Last summer, Tommy and his friend Jake had gone exploring in the woods at the edge of their neighborhood. For some reason they pushed further into the woods that day than normal, breaking into an open field on the far side they hadn’t known was there. They picked up large sticks to ward off bears and lions and other dangerous creatures that existed only in their minds. They were brave kings that day.

Suddenly Jake had screamed.

Not a sound a brave king should make.

Tommy jerked around, raising his stick in shaking bravado. Then he laughed.

Just inside the tree line was a deer skeleton. But it wasn’t an ordinary skeleton. This deer had died standing up. Its neck was wedged in a crook formed by two saplings. The flesh had decayed, but the skeleton remained standing. The mouth yawned open with patches of hair still attached. The result looked like something out of a nightmare, the gapping mouth just at eye level.

They studied the skeleton for a while. It looked like the deer had gotten caught and suffocated. After a while they lost interest and moved on, but something about it stuck in the back of Tommy’s mind. The deer had died only feet from safety. It died looking at the field, caught by chance; likely running from some other perceived danger into the snare that would cost it it’s life.

The deer haunted his thoughts. When he would visit friend’s houses where the paint wasn’t peeling off the walls and where the floor of the bathroom wasn’t spongy he would be ashamed. He felt suffocated by life, like a deer that could see there was more, but resigned to the fact that it would die before experiencing it.

Tommy knew it was morbid for a fifth grader to think like that, and so he kept it to himself. This time of year he would go to the village his mom set up to escape the felling, but he always had to leave. The boys in the village all had nice housed and had daddies at home. There was one piece of a father and son walking hand in hand. The dad was carrying a wreath and they both had eternal smiles on their plaster faces. Tommy would pretend that was he and his dad.

Tommy and his mom ate dinner quietly. His mom asked him about his day and Tommy told her about the man who had come into their class in an army uniform. He had just gotten back from Afghanistan. He was Charlotte’s dad. Charlotte sat two seats down from Tommy and her face had glowed as her dad had talked.

He had been gone for a whole year and was now back.

Tommy’s Dad had been gone for five years and he knew he wasn’t coming back, but he was happy for Charlotte.

“After dinner some of my friends from church are going to stop over,” his mother said as she cleared the table. Tommy didn’t really like that idea, but didn’t know how to say so. He didn’t want them to see the peeling paint and the squishy floors. But he couldn’t think of anything to say that wouldn’t hurt his mom’s feelings so all he said was, “cool.”

The year before he and his mom had started going to a church that met at the local YMCA. It was a smaller church. Every week they would set up chairs in the gym and sing and pray and listen to the pastor.

His Mom said she liked it because it was simple and the people seemed genuine. “You don’t need to have fancy things to be a church,” she said to Tommy. Tommy thought it was weird to like something for what they didn’t have. But the kids at the church were fun and he liked the ladies who taught his class, so he actually looked forward to Sundays. Besides, there were always snacks.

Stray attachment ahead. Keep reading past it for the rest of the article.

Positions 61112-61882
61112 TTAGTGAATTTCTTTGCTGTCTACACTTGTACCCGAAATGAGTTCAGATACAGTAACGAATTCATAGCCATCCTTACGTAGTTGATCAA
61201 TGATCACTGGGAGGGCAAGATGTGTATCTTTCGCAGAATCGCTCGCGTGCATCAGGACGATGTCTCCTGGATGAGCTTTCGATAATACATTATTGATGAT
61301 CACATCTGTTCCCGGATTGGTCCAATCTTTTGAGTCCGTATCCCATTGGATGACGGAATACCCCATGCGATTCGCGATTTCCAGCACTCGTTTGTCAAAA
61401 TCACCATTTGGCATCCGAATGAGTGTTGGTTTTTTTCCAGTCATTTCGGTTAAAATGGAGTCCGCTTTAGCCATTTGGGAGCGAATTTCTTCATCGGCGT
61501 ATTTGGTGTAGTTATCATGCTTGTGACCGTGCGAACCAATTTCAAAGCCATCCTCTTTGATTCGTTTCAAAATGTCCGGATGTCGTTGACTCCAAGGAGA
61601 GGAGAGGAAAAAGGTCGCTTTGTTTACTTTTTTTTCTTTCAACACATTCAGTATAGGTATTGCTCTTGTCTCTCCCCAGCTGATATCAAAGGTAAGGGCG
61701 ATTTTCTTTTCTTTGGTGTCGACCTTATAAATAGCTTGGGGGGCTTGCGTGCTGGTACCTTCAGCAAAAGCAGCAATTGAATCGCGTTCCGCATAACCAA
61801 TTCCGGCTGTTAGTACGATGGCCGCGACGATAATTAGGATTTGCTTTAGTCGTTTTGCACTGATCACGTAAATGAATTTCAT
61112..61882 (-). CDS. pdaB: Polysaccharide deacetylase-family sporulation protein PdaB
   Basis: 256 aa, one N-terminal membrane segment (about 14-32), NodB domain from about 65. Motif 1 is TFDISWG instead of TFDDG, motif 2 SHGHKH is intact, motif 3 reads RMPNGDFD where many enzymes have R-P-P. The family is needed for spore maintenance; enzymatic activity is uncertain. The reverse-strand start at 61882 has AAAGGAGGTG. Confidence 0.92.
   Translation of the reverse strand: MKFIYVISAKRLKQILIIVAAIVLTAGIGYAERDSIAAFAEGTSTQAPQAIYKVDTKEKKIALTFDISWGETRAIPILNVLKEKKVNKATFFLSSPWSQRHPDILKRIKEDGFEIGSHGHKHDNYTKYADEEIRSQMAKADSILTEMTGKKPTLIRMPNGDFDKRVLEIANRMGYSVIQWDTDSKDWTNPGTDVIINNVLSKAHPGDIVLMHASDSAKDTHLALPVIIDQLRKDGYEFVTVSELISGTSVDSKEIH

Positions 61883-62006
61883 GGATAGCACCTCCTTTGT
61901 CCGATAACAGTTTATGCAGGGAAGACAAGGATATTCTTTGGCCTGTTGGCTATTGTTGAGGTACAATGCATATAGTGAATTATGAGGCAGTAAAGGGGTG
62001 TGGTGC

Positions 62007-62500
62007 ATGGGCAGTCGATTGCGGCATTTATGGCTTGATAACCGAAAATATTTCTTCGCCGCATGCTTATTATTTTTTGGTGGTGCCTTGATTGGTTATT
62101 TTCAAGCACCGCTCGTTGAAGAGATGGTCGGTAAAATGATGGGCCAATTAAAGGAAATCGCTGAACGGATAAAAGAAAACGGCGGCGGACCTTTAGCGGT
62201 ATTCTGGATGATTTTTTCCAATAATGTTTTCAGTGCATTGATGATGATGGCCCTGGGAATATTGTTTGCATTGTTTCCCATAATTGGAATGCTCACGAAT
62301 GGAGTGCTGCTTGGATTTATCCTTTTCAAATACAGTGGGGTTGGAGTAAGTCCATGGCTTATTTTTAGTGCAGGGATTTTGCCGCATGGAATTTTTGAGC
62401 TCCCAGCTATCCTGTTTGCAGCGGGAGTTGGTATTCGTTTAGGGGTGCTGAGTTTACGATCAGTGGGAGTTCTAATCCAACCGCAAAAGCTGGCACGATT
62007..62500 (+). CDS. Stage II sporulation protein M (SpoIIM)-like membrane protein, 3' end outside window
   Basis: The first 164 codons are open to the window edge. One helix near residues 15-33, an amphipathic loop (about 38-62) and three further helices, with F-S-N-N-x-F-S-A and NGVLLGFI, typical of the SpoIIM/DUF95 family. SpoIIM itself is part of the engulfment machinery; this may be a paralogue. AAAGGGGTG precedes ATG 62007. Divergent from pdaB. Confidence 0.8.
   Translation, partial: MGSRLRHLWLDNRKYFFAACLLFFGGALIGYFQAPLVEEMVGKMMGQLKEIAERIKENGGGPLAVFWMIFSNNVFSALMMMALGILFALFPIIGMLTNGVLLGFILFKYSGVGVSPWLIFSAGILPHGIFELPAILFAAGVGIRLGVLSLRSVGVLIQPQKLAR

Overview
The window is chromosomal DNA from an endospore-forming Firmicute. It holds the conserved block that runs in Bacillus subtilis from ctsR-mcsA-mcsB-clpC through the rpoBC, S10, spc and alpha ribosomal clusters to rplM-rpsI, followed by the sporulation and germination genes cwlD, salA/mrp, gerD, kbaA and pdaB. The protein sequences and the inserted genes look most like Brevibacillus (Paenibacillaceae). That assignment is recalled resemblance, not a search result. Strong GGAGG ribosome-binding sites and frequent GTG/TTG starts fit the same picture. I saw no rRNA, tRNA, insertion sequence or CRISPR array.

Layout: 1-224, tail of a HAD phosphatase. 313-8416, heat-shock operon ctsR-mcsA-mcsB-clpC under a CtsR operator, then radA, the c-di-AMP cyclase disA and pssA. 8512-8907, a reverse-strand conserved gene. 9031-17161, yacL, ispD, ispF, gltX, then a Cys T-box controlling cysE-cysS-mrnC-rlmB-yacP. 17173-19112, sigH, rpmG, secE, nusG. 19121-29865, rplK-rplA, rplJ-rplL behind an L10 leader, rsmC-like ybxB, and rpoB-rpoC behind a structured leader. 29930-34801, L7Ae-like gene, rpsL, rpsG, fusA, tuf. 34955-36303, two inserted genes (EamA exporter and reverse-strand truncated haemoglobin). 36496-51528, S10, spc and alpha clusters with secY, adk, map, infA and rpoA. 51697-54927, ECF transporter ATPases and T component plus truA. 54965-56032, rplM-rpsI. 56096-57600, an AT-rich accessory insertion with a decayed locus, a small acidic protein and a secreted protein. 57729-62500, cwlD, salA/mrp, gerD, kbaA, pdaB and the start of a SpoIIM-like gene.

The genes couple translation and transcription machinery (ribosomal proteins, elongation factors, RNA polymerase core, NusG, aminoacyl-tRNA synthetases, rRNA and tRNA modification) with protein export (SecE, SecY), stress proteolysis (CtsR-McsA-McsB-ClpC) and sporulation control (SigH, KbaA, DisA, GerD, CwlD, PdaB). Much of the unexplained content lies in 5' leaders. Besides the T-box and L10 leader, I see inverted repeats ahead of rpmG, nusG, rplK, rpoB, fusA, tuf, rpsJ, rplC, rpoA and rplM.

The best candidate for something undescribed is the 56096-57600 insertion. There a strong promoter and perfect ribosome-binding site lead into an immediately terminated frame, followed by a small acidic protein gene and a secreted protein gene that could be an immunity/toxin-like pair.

But now they would see where he lived.

There wasn’t time to think about it because soon there was a knock on the door.  Before he knew it a handful of people were in the living room with the bare window hugging his mom and rubbing his head. They had boxes with them. Wrapped presents peeked from the top of some — others were bags of groceries, enough to feed Tommy and his Mom for weeks.

“Can someone open the door?” A muffled voice called from outside. His mom jumped and opened the door again to find a pair of men carrying a Christmas tree. It was so large they almost didn’t make it through the doorway, popping through at the last second in a flurry of needles.

Tommy didn’t know what to say. No one stared at the peeling paint. No one made a comment about the floors. They didn’t seem to care. The women went with Tommy’s mom to help her put away the groceries and Tommy watched as two men set the tree up.

“You gonna stand there, or you gonna help?” One of the men said playfully to Tommy. No man had ever asked Tommy for his help before.  Tommy jumped and grabbed onto the tree.

A smell of cinnamon wafted from the kitchen as the ladies opened a frosted dessert. It mixed with the smell of dinner and the evergreen and suddenly Tommy jumped.

It was the smell of the village.

This was what he imagined it would be like.

One of the men, a large man with a beard on his face that framed the smile that always seemed to be there walked up to Tommy, gripped his shoulder and said “Merry Christmas.” He handed Tommy an envelope with a large bulge in the middle.

Tommy looked at it, not sure whether he was supposed to open it.

“Go ahead,” the man said, sensing Tommy’s hesitation.

Inside was a small booklet, obviously made by the man himself. It was one of those coupon books like the one Tommy had made for his mom at school one year for Mother’s Day. On the front was the man’s name and phone number. Each page was a promise:

One Hunting Trip

One Game of Catch

One Saturday Adventure

One Snowman

One Detroit Tigers Game

“Tommy, I know it’s not easy growing up without a Dad.” Tommy’s eyes were watering as the man talked.  “Mine wasn’t around much either. I know I can’t replace your Dad. But, I already talked to your mom, and I would like to hang out and spend some time with you if that would be OK.” Tommy just nodded, flipping through the pages.  “Anytime you want, you call me.”

Tommy saw the deer in his mind again, only this time someone came along just before the deer died and slowly moved the tree branches. In his mind the deer fell to the ground, then got up and ran away.

The man grabbed the book from Tommy’s hand and ripped out a page playfully. “How about we go build that snowman?”